Eric Church Connects His Own Memories With Melodies During Intimate ‘To Beat The Devil’ Residency At His Nashville Bar, Chief’s

Eric Church
Eric Church

It’s funny how a melody sounds like a memory.

There’s nobody in country music who’s better at helping fans connect melodies with memories than Eric Church. The Chief knows all too well the power of a song, and for his Church Choir fan club, hearing those opening piano notes to “Springsteen” or that guitar groove of “Record Year” can immediately transport them back to another time and place.

But with his To Beat the Devil residency at his new Nashville bar, Chief’s, Church spends two hours connecting his melodies with his own memories.

When Eric announced the 19-show residency with the opening of his new bar, he promised fans something different. And he delivered.

(Just a quick warning, this may contain some minor spoilers, so if you’re attending one of these shows and want it to be a surprise, stop reading).

Far from the bombastic, rocking shows that Eric usually delivers, his residency features Church onstage solo – just him and his guitar. (Well, six of them actually). And while there’s music, including plenty of new and unreleased songs, it’s the stories that get him to the songs that are the star of the show.

For Church’s 40,000 fan club members, the opportunity to see these shows was a little like winning a golden ticket. With the Neon Steeple venue holding only around 450 people for 19 shows, that means that less than 10,000 people are going to be lucky enough to go to one of these residency dates.

But for those who do, it’s like sitting in Church’s living room as he takes you on a journey through his career – the highest of highs and the brutal lows and everything in between.

From moving to Nashville to try to land his first record deal, to being told that he wasn’t wanted on Broadway, to finally getting his break and then almost losing everything he’d worked for before releasing his career-changing album Chief’s, Eric isn’t afraid to dive deep into the road he’s been on since loading up his two-tone Chevy Blazer in Granite Falls, North Carolina and moving to Nashville to chase a dream.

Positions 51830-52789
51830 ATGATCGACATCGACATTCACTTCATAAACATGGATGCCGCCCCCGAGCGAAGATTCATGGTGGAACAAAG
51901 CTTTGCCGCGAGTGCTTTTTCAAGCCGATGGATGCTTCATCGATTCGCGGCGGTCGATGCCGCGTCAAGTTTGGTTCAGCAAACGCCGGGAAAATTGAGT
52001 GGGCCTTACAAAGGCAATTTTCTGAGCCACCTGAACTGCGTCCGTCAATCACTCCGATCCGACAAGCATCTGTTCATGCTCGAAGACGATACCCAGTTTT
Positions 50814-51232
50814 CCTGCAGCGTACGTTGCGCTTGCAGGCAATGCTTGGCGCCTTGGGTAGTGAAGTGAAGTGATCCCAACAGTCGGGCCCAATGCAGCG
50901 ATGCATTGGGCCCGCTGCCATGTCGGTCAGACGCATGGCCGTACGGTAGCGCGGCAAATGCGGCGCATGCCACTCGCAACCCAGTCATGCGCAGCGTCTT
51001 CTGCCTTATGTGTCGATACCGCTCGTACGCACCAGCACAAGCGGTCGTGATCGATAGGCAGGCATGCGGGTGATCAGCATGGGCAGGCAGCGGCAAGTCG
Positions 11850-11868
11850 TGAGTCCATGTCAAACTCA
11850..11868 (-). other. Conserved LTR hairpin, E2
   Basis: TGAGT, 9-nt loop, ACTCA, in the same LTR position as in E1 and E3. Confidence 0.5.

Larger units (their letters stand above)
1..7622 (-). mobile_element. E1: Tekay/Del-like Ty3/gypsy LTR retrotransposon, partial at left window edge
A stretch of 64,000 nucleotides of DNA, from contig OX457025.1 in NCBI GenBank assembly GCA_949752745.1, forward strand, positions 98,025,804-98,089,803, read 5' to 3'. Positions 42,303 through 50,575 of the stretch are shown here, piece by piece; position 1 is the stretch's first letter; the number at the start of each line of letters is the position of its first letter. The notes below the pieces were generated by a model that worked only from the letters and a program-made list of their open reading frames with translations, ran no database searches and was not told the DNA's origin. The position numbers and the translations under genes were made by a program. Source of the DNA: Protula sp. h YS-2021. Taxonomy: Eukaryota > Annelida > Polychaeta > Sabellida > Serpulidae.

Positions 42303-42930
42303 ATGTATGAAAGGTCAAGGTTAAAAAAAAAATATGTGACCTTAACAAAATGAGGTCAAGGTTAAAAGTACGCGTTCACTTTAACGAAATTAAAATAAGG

It wasn’t all about his career though. Because as much as he talked about his struggles to make it in country music, intertwined with that are the things he’s had to deal with in his own personal life – the things that influenced not only the music but the man behind the aviators.

And Church held nothing back. He talked about the blood clot that nearly took his life, and the horrific massacre at the Route 91 Harvest Festival that claimed members of the Church Choir among the victims. And in one of the more emotional new songs that he debuted during the show, he talked about the loss of his brother back in 2018 and the struggles that he still faces to get over losing one of his biggest fans.

That was a theme for the evening: Each story led to a song, each melody connecting to a memory.

But as much as the night was about Church connecting his own memories with melodies, it was much the same for the 450 people or so who were lucky enough to come along for the ride.

It’s a large part of why Church has been so successful for so long in an industry that’s often more of a pit stop than a racetrack like the one he sings about in Talladega. His music connects in a way that few artists are able to do, snapping photos of moments in time along the way, especially for fans like the Church Choir who have been with him every step of the journey.

As Church performed “How ‘Bout You,” it took me back to the first time I ever saw him in concert. It was on the riverfront in Huntington, West Virginia while I was in college, not long after Sinners Like Me came out. There couldn’t have been more than 500 people there, because that’s about all the place holds.

When he performed “Springsteen,” it took me to 2014 when I drove to Birmingham from New Orleans while I was on Thanksgiving break during law school. There was a girl there that I couldn’t stop thinking about, and I had talked her into going to the concert with me.

Flash forward a few years later and I found myself at yet another Eric Church concert with that same girl who was now my fiancée, singing “Record Year” along with a record-setting crowd at Nissan Stadium.

And the last concert we went to together, we had our arms around each other and singing “Holdin’ My Own,” just a few months before she passed away.

By the time Church got to “Man Who Was Gonna Die Young” and talked about his own mortality while recalling the blood clot that nearly took his life, it was hard to hold back the tears.

But as he wrapped the evening with “Hell of A View,” I thought back to the first Chief concert I went to after I lost my fiancée, last summer on the Outsiders Revival Tour, just one of the many times over the last year that have helped me heal and realize that everything’s going to be ok.

Each song was not only a moment in his life, but a moment in mine too. And I know that everybody in that room felt the same way.

It’s frustrating to see a show like this and then see Eric constantly snubbed by the awards shows. There’s nobody out there who could pull of what he does – or would even try. Hell, he’s a big part of the reason I work for Whiskey Riff in the first place.

Back in 2017, after Church was snubbed for Entertainer of the Year at the CMA Awards, it was their calling it out that first got my attention. A year later, I decided to shoot my shot and see if they’d let me write for them, and in 2023 I finally came on full time. None of that would have happened without Eric Church.

It’s funny how a melody sounds like a memory.

A beer bottle on a dock



A beer bottle on a dock